Broaden Your Horizons with Dominican Study Abroad

By: Isabel Paner

Posted October 19, 2017 at 9:52 AM PDT

Photo via Isabel Paner

Photo via Isabel Paner

What is one word to describe studying abroad?

Rewarding. Surprising. Transforming. Inspiring. Life-changing.

These are the answers I received when I asked Dominican students who spent semesters abroad in countries from Spain to Ireland, Greece to Hong Kong. Anyone who has studied abroad will tell you it was the best time of their life without exaggerating, and if they could do it all over again, they would.

I know I would.

The six months I spent in Ghent, Belgium last Spring were some of the best of my life, and even though there were its ups and downs, it was absolutely worth the hassle to get my student visa, flying thousands of miles across the Atlantic all by myself. I ended up falling in love with the city and someone I met there too.

I made lifelong connections from Belgium and all around the world, including Sweden and Germany. I also created irreplaceable memories not only in Ghent, but in several cities in Europe I made the point to travel to while I was there. I was able to see the Cliffs of Moher in Ireland, get lost in the streets of Florence, listen to live jazz in a hidden bar in Berlin. There will never be enough words to fully encompass my experience abroad, but the nights I spent at the Graslei, a quay where the river runs between in Ghent, talking and laughing with my friends will always stick with me.

I learned more about myself than I thought I would, and I can truly say I’m a better person for it. Studying abroad is a way to expand your worldview beyond what you’ve known at home, and having to adapt to a new country with possibly an entirely different language teaches you how to step out of your comfort zone pretty quickly and to be unafraid of change.

“Meeting people from Morocco and other countries and interacting with them really just helped expand my horizons and realize how important it is for us to build bridges and communicate,” said Salma Abdulkalder, a senior Political Science major and International Studies minor who spent her full junior year studying at Al Akhawayn University in Ifrane, Morocco. “I really was taken aback by how warm the culture there is. It's really common for total strangers to invite you into their home, to strike up conversations on the train or with your cab driver. People in general are very kind and friendly and are so welcome to foreigners, no matter what country you're from or religion you practice. It's such a hidden gem.”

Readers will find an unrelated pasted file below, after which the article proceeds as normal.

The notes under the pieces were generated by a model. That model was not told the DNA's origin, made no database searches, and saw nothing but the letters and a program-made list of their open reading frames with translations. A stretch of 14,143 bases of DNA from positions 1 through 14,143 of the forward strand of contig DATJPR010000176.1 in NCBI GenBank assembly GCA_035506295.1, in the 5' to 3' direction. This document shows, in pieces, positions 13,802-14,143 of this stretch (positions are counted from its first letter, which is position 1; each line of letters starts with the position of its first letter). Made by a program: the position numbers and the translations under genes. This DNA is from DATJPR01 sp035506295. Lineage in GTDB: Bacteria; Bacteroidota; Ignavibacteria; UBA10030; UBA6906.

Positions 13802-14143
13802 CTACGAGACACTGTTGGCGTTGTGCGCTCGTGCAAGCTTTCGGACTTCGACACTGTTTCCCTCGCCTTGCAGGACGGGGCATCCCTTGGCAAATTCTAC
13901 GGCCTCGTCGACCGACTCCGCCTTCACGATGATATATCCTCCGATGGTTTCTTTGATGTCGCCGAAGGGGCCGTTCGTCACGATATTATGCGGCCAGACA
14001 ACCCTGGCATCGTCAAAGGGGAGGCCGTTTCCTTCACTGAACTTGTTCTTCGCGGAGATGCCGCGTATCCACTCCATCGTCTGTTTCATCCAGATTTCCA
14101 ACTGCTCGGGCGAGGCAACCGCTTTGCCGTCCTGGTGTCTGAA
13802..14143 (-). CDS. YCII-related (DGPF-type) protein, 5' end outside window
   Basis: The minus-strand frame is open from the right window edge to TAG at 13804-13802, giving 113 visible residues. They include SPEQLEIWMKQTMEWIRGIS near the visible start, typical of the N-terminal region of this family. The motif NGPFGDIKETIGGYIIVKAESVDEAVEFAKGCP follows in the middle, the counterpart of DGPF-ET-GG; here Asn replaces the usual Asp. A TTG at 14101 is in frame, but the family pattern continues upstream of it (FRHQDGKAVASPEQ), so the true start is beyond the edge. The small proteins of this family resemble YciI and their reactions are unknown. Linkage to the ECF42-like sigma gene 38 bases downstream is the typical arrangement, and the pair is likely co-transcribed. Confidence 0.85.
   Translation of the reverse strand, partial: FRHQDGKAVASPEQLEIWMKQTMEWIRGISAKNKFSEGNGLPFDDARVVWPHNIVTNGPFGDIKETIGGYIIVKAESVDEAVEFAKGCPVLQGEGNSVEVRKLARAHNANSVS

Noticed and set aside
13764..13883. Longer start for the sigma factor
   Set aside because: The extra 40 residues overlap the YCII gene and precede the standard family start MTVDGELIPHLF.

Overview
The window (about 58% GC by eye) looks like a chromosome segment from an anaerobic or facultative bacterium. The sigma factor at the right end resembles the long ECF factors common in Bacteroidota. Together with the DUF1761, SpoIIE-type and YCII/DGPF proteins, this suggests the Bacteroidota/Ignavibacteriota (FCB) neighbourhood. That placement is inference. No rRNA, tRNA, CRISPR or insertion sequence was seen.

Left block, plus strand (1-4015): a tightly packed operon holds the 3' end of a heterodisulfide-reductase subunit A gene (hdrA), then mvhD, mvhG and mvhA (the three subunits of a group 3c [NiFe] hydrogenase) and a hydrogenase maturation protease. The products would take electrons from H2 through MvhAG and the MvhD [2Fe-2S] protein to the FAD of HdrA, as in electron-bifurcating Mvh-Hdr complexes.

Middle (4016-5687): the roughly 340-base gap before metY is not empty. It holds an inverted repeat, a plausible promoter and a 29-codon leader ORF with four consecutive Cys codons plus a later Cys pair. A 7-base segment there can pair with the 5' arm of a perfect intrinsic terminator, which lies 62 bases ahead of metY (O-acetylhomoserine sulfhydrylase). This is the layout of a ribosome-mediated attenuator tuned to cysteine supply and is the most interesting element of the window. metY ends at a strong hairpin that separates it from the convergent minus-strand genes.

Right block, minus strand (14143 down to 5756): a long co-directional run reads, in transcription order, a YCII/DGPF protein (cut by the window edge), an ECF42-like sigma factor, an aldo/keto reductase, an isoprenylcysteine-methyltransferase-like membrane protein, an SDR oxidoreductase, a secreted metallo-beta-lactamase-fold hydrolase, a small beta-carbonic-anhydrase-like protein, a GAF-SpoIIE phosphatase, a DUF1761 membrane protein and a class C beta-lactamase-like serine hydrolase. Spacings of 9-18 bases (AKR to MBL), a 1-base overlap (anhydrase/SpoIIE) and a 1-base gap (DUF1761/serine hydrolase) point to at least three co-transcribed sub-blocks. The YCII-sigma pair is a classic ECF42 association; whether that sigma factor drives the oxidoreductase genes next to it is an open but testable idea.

Another senior Dominican student, Joyce Chu, was the first person in her program to study abroad. She is a senior Liberal Studies major and Communications minor who studied at the University of Eastern Finland in Joensuu for a semester. “I definitely had to get used to the weather and the hours of daylight in Finland,” she said. “When I first arrived in January … the sun rose at 9:30 A.M. and set at 2:30 P.M.” By the end of her semester in May, she said, “The sun rose at 2 A.M. and set around 11 P.M.”

In Belgium, sunrises and sunsets weren’t as drastic of a change for me, but I had to get used to stores closing not only completely on Sundays, but closing around 8 or 9 P.M. the rest of the week instead of until 11 P.M. or even being open 24 hours like they are here. This just shows that even the everyday occurrences that we are so used to go in a completely direction when we uproot ourselves. Just little things like trying to remember what was push and pull in Dutch (duwen and trekken) when seeing them on doors made a difference.

But what are your options for studying abroad as a Dominican student? For semester or year long programs, Dominican partners with ISEP (International Student Exchange Programs), which offers exchange programs in over 50 countries around the world, as well several other universities. You’d pay the same tuition as you pay at Dominican and your units are transferable. You just need to your courses abroad substituted for ones here at Dominican.

Maybe you want to go to school in South Korea or Australia, or maybe you’ve always wanted to study in Norway. Many international programs are offered in English, so you don’t necessarily have to worry about learning another language unless you want to, though it’s always good to know a few phrases.

If you’re lucky enough to have the opportunity to study abroad and it’s something you’ve always wanted to do, take a chance. I promise you won’t regret it.